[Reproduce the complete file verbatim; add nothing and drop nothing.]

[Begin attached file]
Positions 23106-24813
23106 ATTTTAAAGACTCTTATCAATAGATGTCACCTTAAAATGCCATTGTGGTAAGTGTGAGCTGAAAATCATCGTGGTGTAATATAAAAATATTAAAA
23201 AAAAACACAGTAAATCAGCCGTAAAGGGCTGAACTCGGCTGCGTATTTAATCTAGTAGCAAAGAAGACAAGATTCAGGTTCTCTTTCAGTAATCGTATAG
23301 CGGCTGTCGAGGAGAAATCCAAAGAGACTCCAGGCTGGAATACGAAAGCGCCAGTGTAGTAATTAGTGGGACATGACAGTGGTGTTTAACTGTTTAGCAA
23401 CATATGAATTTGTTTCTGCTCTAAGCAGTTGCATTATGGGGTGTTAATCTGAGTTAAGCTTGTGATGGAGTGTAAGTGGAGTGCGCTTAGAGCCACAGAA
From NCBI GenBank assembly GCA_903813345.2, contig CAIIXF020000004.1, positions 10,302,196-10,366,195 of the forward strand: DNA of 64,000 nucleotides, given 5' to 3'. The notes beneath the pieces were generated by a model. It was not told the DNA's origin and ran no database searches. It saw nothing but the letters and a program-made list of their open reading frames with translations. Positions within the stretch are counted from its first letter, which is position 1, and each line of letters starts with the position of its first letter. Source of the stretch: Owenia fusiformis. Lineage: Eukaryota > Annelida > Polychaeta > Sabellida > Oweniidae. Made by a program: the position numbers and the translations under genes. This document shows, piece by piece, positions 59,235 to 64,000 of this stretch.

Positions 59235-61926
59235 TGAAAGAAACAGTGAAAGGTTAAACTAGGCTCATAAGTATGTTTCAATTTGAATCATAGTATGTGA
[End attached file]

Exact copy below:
Positions 23106-24813
23106 ATTTTAAAGACTCTTATCAATAGATGTCACCTTAAAATGCCATTGTGGTAAGTGTGAGCTGAAAATCATCGTGGTGTAATATAAAAATATTAAAA
23201 AAAAACACAGTAAATCAGCCGTAAAGGGCTGAACTCGGCTGCGTATTTAATCTAGTAGCAAAGAAGACAAGATTCAGGTTCTCTTTCAGTAATCGTATAG
23301 CGGCTGTCGAGGAGAAATCCAAAGAGACTCCAGGCTGGAATACGAAAGCGCCAGTGTAGTAATTAGTGGGACATGACAGTGGTGTTTAACTGTTTAGCAA
23401 CATATGAATTTGTTTCTGCTCTAAGCAGTTGCATTATGGGGTGTTAATCTGAGTTAAGCTTGTGATGGAGTGTAAGTGGAGTGCGCTTAGAGCCACAGAA
From NCBI GenBank assembly GCA_903813345.2, contig CAIIXF020000004.1, positions 10,302,196-10,366,195 of the forward strand: DNA of 64,000 nucleotides, given 5' to 3'. The notes beneath the pieces were generated by a model. It was not told the DNA's origin and ran no database searches. It saw nothing but the letters and a program-made list of their open reading frames with translations. Positions within the stretch are counted from its first letter, which is position 1, and each line of letters starts with the position of its first letter. Source of the stretch: Owenia fusiformis. Lineage: Eukaryota > Annelida > Polychaeta > Sabellida > Oweniidae. Made by a program: the position numbers and the translations under genes. This document shows, piece by piece, positions 59,235 to 64,000 of this stretch.

Positions 59235-61926
59235 TGAAAGAAACAGTGAAAGGTTAAACTAGGCTCATAAGTATGTTTCAATTTGAATCATAGTATGTGA